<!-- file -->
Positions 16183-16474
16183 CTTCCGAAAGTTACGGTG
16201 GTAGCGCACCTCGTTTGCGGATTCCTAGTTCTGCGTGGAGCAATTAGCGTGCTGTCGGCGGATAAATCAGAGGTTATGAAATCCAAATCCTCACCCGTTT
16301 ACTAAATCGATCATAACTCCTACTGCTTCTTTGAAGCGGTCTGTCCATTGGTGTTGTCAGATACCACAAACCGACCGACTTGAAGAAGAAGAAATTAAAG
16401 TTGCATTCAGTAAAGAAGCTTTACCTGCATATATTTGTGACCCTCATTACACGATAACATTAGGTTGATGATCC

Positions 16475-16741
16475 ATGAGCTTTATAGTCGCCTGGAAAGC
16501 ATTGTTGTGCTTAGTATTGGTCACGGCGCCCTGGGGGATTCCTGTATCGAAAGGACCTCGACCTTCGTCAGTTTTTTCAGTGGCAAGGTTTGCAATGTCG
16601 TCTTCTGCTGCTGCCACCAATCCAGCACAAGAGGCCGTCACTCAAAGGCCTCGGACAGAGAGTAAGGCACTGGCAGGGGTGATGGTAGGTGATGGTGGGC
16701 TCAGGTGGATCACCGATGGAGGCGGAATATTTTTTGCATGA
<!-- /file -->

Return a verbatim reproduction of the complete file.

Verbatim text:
Positions 16183-16474
16183 CTTCCGAAAGTTACGGTG
16201 GTAGCGCACCTCGTTTGCGGATTCCTAGTTCTGCGTGGAGCAATTAGCGTGCTGTCGGCGGATAAATCAGAGGTTATGAAATCCAAATCCTCACCCGTTT
16301 ACTAAATCGATCATAACTCCTACTGCTTCTTTGAAGCGGTCTGTCCATTGGTGTTGTCAGATACCACAAACCGACCGACTTGAAGAAGAAGAAATTAAAG
16401 TTGCATTCAGTAAAGAAGCTTTACCTGCATATATTTGTGACCCTCATTACACGATAACATTAGGTTGATGATCC

Positions 16475-16741
16475 ATGAGCTTTATAGTCGCCTGGAAAGC
16501 ATTGTTGTGCTTAGTATTGGTCACGGCGCCCTGGGGGATTCCTGTATCGAAAGGACCTCGACCTTCGTCAGTTTTTTCAGTGGCAAGGTTTGCAATGTCG
16601 TCTTCTGCTGCTGCCACCAATCCAGCACAAGAGGCCGTCACTCAAAGGCCTCGGACAGAGAGTAAGGCACTGGCAGGGGTGATGGTAGGTGATGGTGGGC
16701 TCAGGTGGATCACCGATGGAGGCGGAATATTTTTTGCATGA